Summary: Shaping the people around us into being the people we would like them to be is not our job - it’s God’s.
Grace Based Relationships Part 1 October 6, 2002
Relationships When Grace Is Not In Place
Genesis 3 (16)
Over the next few weeks I will be speaking through a series called Grace Based Relationships. The series is taken from a book by Jeff Van Vonderen called “Families Where Grace is in Place.” While Jeff’s book concentrates on relationships within the family, I believe that the biblical principles that he teaches can be applied to all our relationships, especially the primary ones
He begins his book with a story of a father and daughter (pages 13-16)
A man asked his twelve-year-old daughter one day, "Chrissy, can you do something for me?"
"Sure, Dad," Chrissy answered. "What would you like me to do?"
"Right now I need to run an errand. But later on I have to do some work with that fence over there," he said, pointing to the high old fence that stood guard over the back of their property. "Would you please clean up the debris that’s all along the edge of it? You can put it in these bags, and when I get back I’ll carry them away."
"Okay, Dad," she replied.
The dad left, and Chrissy started on her task. In less than an hour she was finished with the entire job. Her dad wasn’t home yet, so she tried to think of something else to do to help. Looking at the old fence, she thought, 1’11 bet dad is going to paint this old fence. I’ll give him a head start. He’ll sure be surprised when he gets home.
The sun was hot, the brush was stiff, and the fence was high. After about an hour Chrissy was tired, sweaty, and discouraged. She looked at what she’d accomplished so far. What a bogus job. 1 give up. I’m a terrible helper:
Just then Chrissy’s dad pulled up. But he didn’t get out. He just sat there looking at the fence. The streaky brush marks spoke of an old paintbrush in inexperienced hands. He could picture his sweet Chrissy perched on the tips of her toes, working hard.
When he got out of the car there was Chrissy. She was covered with so much dirt and paint that it was hard to see her skin. As he got a closer look, he could see the trails of sweat and tears through the grime on her face.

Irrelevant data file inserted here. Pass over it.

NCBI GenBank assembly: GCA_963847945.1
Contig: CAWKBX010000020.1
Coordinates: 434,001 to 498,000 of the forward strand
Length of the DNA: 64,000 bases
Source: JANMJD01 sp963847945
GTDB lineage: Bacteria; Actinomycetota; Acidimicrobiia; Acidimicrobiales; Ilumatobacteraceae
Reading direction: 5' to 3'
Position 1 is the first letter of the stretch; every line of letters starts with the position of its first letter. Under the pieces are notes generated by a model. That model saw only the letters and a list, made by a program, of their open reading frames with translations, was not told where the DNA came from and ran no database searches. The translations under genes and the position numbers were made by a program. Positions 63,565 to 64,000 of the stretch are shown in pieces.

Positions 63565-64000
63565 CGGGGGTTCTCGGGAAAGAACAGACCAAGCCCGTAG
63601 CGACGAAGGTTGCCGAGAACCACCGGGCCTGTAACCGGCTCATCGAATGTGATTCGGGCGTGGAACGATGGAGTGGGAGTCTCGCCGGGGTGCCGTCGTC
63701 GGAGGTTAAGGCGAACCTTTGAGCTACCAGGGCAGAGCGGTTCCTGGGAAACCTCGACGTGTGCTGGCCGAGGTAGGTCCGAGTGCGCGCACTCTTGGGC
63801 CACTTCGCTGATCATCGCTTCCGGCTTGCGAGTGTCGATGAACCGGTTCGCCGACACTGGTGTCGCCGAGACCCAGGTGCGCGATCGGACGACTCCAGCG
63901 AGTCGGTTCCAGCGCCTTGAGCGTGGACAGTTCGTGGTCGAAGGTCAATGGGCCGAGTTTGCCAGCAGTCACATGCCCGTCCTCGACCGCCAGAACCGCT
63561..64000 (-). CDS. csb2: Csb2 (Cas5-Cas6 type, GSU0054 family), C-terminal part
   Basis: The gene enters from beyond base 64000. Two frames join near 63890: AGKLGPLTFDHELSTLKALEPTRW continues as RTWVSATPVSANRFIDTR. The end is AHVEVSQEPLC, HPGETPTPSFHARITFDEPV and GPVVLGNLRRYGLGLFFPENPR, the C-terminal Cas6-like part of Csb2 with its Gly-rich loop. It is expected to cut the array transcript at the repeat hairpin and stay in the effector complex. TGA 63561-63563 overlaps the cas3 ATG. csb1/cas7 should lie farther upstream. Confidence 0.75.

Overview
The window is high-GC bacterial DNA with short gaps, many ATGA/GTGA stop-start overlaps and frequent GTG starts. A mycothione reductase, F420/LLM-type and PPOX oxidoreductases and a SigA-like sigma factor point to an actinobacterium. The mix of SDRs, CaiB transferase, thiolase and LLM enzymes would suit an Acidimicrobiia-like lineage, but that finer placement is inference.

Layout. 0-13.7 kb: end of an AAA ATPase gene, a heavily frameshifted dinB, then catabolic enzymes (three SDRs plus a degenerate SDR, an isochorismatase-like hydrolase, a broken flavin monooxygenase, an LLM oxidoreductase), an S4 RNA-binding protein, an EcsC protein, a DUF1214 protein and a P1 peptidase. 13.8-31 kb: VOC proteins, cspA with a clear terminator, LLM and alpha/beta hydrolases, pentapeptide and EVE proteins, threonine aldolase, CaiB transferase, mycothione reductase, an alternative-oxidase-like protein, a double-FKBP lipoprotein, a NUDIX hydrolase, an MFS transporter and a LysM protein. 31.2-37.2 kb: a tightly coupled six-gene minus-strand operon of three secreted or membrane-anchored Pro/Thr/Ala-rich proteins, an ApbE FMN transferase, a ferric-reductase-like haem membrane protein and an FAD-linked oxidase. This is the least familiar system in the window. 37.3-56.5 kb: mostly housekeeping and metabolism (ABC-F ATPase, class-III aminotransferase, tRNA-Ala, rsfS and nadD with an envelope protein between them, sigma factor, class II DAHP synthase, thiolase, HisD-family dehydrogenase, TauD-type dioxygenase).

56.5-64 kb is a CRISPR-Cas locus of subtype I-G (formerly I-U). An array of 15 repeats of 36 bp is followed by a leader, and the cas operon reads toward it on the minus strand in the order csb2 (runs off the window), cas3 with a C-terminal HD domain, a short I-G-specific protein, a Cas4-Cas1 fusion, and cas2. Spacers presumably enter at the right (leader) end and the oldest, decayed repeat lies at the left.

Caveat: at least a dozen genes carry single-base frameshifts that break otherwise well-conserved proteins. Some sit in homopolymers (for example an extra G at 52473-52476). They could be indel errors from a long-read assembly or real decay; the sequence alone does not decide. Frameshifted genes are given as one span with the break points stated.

Chrissy ran to him. "Daddy, I wanted to help so much," she cried.
Chrissy’s dad led her to a nearby lawn chair. Sitting down with her on his lap he said, "Sweetie, I’ve got some bad news, some worse news, and some good news.
"The bad news is that I have new brushes and a step stool in the trunk of my car. I ran the errand to pick up those things at the hardware store. That brush you were using belonged to your grandpa. It isn’t useful for much more than a keepsake."
"Well, that’s bad news," said Chrissy. "What’s the worse news?" "The worse news is that I’m going to tear down the fence." "What? After all that work! Why?"
"Because it’s served its purpose, it can’t be repaired, and I have the stuff right over there by the garage to build a brand-new one. Ready for the good news?" Dad asked anxiously.
"I suppose." Chrissy sniffed.
Chrissy’s dad took her face in his hands, looked full into her eyes and, with tears in his own, said, "Chrissy, I really love you. And I am so proud that you gave that old fence a try. Why don’t you get in the car and I’ll take you out for some ice cream."
"After I wasted all that time and made a terrible mess?"
"Well, you know," her father countered, "with the lousy tools you had you didn’t stand a very good chance. And besides that, it wasn’t even your job. So let’s have some ice cream. After that, if you’re still game, we can build the new fence together. This one will be much prettier. And it’s specially designed to let the sun shine in and let the breeze blow through our yard. ..."
The story of Chrissy and her dad is very much like that of so many Christians in relationships. We want to do the right thing. We try like crazy to have a Christian marriage and to raise Christian kids to have Christian friendships.
Too often, though, the work we try to do as Christian spouses and parents, family members, and friends is not the right job at all. We focus on "unspiritual" or wrong behavior, then we set out to apply pressure, control behavior, and do everything in our power to change our spouse or children or others we have primary relationships with. In numerous Christian couples and families, this is the primary cause of exhaustion, depression, and the hopeless sense of wanting to bailout of it all. When people spend their lives trying to transform their spouse and their kids, the natural result is tiredness and discouragement and the desire to quit. Therefore, this series is more about learning the right job, and less about learning new techniques.